South Sea Company bubble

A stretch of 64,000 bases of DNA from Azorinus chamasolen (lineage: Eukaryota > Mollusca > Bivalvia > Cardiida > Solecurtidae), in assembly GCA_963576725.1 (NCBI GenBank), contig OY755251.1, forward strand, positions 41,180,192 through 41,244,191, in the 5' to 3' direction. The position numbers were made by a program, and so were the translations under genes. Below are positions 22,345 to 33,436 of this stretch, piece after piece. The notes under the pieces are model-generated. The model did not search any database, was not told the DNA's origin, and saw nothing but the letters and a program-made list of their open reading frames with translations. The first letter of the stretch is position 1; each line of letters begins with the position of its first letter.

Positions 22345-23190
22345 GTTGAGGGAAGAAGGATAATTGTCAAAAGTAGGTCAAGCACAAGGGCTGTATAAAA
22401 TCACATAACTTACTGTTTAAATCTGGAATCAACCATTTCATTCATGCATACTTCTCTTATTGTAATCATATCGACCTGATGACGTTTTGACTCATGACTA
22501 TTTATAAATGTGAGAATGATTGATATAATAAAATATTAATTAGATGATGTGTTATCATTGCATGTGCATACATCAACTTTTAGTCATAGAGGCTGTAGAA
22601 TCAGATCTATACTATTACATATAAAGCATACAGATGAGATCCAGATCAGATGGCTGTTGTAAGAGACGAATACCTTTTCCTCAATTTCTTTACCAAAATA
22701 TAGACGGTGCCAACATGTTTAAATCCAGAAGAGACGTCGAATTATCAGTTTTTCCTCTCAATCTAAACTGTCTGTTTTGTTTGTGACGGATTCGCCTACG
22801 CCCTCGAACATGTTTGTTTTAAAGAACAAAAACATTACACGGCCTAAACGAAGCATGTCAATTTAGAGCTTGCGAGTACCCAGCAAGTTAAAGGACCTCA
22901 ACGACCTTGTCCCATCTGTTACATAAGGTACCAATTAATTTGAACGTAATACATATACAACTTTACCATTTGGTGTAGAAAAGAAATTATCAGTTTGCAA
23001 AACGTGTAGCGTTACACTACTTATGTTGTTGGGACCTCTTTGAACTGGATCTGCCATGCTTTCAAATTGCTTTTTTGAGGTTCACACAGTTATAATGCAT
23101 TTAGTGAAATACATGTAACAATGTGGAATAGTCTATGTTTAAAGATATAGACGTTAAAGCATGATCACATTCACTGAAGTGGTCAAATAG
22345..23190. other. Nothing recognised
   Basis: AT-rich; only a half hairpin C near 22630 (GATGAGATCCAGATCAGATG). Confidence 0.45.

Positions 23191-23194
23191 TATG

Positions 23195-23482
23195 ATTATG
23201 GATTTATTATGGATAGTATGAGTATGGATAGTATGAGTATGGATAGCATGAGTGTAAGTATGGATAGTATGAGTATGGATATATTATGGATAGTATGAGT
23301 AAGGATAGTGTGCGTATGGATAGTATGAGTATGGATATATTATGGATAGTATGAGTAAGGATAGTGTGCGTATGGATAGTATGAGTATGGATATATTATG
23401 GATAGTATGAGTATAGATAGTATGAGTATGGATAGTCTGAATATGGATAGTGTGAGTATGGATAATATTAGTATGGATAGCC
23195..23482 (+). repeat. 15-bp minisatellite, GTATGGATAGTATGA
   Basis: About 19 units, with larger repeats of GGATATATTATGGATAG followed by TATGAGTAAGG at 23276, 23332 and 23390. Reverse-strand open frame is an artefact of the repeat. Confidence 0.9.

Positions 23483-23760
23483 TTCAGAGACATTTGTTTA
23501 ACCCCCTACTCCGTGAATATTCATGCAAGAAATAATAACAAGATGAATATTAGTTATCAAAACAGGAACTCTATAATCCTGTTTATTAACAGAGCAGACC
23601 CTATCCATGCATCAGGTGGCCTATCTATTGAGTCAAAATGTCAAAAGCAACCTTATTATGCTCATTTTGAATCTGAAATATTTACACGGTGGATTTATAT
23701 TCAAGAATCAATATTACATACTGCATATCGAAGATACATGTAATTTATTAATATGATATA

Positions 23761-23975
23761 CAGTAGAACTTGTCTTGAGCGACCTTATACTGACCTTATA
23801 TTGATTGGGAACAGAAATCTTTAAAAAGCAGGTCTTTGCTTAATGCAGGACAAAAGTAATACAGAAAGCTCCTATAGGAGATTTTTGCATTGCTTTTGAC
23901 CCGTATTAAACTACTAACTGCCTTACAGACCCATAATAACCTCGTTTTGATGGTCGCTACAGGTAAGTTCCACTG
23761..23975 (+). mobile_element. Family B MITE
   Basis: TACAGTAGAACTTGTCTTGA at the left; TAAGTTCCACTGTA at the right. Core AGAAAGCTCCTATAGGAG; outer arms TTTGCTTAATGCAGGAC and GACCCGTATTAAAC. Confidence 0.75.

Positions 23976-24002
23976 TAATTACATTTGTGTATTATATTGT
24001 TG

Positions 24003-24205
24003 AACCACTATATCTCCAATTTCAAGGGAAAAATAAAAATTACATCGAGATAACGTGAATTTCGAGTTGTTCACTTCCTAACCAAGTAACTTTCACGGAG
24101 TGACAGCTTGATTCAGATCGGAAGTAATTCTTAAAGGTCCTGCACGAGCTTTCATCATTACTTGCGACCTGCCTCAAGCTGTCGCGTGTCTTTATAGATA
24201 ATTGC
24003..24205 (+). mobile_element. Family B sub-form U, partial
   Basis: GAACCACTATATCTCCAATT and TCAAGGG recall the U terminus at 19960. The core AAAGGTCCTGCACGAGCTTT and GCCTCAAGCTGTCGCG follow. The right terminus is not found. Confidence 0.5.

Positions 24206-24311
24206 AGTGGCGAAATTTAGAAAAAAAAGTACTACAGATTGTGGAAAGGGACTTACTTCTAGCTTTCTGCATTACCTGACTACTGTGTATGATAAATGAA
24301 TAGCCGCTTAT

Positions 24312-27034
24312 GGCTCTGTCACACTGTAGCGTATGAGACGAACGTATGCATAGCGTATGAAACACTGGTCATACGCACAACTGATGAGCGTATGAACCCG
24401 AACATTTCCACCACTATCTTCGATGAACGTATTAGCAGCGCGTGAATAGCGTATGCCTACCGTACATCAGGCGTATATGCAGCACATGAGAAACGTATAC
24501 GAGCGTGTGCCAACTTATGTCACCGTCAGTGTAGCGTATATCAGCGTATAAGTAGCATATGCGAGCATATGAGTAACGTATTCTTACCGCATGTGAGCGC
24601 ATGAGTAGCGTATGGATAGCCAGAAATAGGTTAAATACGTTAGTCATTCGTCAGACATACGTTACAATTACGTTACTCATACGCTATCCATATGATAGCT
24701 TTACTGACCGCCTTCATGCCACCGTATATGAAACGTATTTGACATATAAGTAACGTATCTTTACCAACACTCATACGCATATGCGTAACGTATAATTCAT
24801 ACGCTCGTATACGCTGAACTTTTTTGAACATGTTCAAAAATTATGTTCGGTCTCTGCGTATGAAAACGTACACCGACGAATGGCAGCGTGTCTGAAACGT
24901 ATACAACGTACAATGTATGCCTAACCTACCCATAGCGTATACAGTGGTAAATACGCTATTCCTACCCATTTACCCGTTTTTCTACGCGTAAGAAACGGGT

In the 1700s, the British Empire was the strongest force on the entire globe. The British South Sea Company was formed in 1711 and is considered as a prime example of a speculative bubble. The company was promised a monopoly on trade to the Spanish colonies and the prospect of exclusive rights to trade with new wealthy countries easily attracted more and more investors. Prices of shares spiked in January of 1720, from a modest £128 to £175 in February. With investor confidence mounting, the share price climbed to approximately £330 by the end of March. Speculation drove the price higher around £550 in May. When the South Sea company received the government charter by the end of June, which investors view as a vote of confidence in the company share price skyrocketed at £1050. And then came the collosal price fall that ruined hundreds of people and caused a nationwide crisis. Read more about the South Sea bubble here.

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